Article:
Sports fans like streaks and “things that have not happened in 50 years” and stuff like that. There is an ongoing “streak” that could come to an end next weekend; I want to give you a heads up. The last time that the Detroit Lions beat the Redskins away from Detroit was in 1935. Back then, the Redskins were the Boston Redskins, which means that the Detroit Lions have never won a road game over the Washington Redskins. The Skins did not move to DC until 1937.
To be sure, the teams have not played each other annually since then but when they have played in DC – no matter which stadium in this area hosted the game – the Lions have come out on the short end of the score. These teams meet in Washington on Sunday in one of the early games…
A former colleague used to be a participant in triathlons but as time and injuries took a toll on his knees he shrank his interests to cycling. I got an e-mail from him with a link to an article in cycling magazine called Velo News. This publication reports that a leaked file indicates corruption in cycling – not in terms of riders taking PEDs, which would not be news, but in the executive ranks of UCI, Union Cycliste Internationale the governing body of the sport. The leaked document is a summary of an alleged 54-page dossier that documents shenanigans by the current and the former presidents of the UCI. Among the allegations are:
The current and a former president solicited a bribe from the owner/sponsor of a cycling team.
The current and a former president “bent the drug testing rules” for Lance Armstrong.
The current president tried to cover up Alberto Contador’s positive drug test in 2010.
Naturally, these folks have denied all the charges and have called them scurrilous and libelous. The current president, Pat McQuaid, said:
“The claims in this so-called dossier are a complete fabrication. They are totally untrue and are not supported by a scintilla of evidence.”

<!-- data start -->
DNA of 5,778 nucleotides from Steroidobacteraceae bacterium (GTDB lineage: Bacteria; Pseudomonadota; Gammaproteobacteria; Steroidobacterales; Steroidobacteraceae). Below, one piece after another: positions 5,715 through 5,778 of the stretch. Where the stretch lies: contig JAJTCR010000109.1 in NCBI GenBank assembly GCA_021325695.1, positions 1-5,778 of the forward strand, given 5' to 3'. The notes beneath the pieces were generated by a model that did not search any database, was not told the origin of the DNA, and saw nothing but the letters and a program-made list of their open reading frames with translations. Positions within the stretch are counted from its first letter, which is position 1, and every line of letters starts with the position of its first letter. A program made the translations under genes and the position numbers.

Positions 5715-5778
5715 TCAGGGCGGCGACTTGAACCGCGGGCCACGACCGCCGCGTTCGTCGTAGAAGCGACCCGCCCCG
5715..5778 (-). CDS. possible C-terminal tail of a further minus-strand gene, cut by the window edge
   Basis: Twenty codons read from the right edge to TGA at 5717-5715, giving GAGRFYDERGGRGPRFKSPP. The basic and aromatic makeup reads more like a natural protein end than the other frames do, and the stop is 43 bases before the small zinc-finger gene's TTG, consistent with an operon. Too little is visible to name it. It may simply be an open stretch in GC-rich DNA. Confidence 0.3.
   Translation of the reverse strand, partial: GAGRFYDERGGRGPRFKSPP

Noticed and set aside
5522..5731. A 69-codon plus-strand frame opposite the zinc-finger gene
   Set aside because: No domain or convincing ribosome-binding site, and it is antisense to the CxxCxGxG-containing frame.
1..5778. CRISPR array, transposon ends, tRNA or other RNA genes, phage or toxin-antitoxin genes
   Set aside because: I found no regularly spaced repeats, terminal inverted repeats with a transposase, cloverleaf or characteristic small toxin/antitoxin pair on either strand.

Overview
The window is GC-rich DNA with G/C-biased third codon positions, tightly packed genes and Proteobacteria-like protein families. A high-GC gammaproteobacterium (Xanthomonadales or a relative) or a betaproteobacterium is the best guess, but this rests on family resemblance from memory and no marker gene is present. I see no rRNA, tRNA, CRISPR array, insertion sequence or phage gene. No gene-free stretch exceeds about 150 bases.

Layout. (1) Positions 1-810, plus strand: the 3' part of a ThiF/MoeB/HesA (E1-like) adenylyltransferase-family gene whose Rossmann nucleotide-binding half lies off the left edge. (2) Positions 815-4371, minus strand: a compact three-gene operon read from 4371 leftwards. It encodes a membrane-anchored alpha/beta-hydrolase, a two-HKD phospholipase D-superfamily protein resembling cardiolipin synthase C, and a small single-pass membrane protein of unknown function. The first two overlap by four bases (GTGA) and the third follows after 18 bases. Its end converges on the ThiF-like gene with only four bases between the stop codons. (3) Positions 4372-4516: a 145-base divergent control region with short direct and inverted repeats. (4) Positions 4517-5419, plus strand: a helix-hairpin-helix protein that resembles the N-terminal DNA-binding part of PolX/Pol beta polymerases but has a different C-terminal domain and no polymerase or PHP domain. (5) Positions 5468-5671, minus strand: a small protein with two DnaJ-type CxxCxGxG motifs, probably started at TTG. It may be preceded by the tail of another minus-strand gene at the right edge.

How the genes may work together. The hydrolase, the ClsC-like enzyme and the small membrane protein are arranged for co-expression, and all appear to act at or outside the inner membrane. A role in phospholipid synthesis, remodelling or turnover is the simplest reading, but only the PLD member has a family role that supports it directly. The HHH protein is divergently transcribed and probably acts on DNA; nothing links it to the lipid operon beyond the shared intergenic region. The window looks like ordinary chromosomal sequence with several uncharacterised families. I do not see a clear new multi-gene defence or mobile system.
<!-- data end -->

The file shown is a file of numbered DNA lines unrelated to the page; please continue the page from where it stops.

Obviously, I have no insight into the reality of these allegations. I would only suggest that the sport of cycling has had more than its shares of “cheating scandals” over the last couple of decades and the current and former president of the UCI have been in charge of the sport’s governing body for that period of time.
Speaking of corruption, cheating, scandal, and such, a cheating cabal showed up in NASCAR leading to penalties for an entire racing team not just a single driver or car. Cheating in NASCAR ought not surprise anyone given that the informal credo for the sport is:
If you ain’t cheatin’, you ain’t tryin’.
Last week, Chris Erskine had a feature in the LA Times about Keith Jackson. It covered the usual stuff about how he got into broadcasting and career highlights etc. One thing I had not known is that he shared the announcing booth with Jackie Robinson for a time. However, the most important thing in the article is the advice he offers to current broadcasters and aspiring broadcasters. His advice is simple:
Tell the truth.
How nice that would be and I would be thrilled if current and future broadcasters took that advice and implemented it fully. As a viewer/listener and not a legendary broadcaster, I would like to put an addendum onto “tell the truth”:
Tell the truth in simple English.
It is OK to have a “signature call” for a home run or major events within a game that happen infrequently. However, making up phrases to describe mundane events ceases to be “cute” and turns into “annoying”. Two examples from football:
A player “fumbles the ball”; he does not “put the ball on the ground”. The stats are called “fumbles” and “fumbles lost” and not “puts on the ground” and “puts on the ground picked up by others”.
A pass receiver “jumps and catches a pass”; he does not “elevate to high-point the ball”. Seriously, now…
Dan Daly formerly with the Washington Times had this note on Facebook last week during the Jets/Pats game on Thursday night:
“Tonight’s moral: Football teams playing on 3 days’ rest isn’t much prettier than starting pitchers going on 3 days’ rest.”
Finally, speaking of the Jets/Pats game, the Jets trailed the Pats by 3 points going into the 4th quarter. Geno Smith then proceeded to throw 3 INTs in the 4th quarter. So, exactly how is that different from what Jets’ fans might have expected from Mark Sanchez in the same situation?
But don’t get me wrong, I love sports………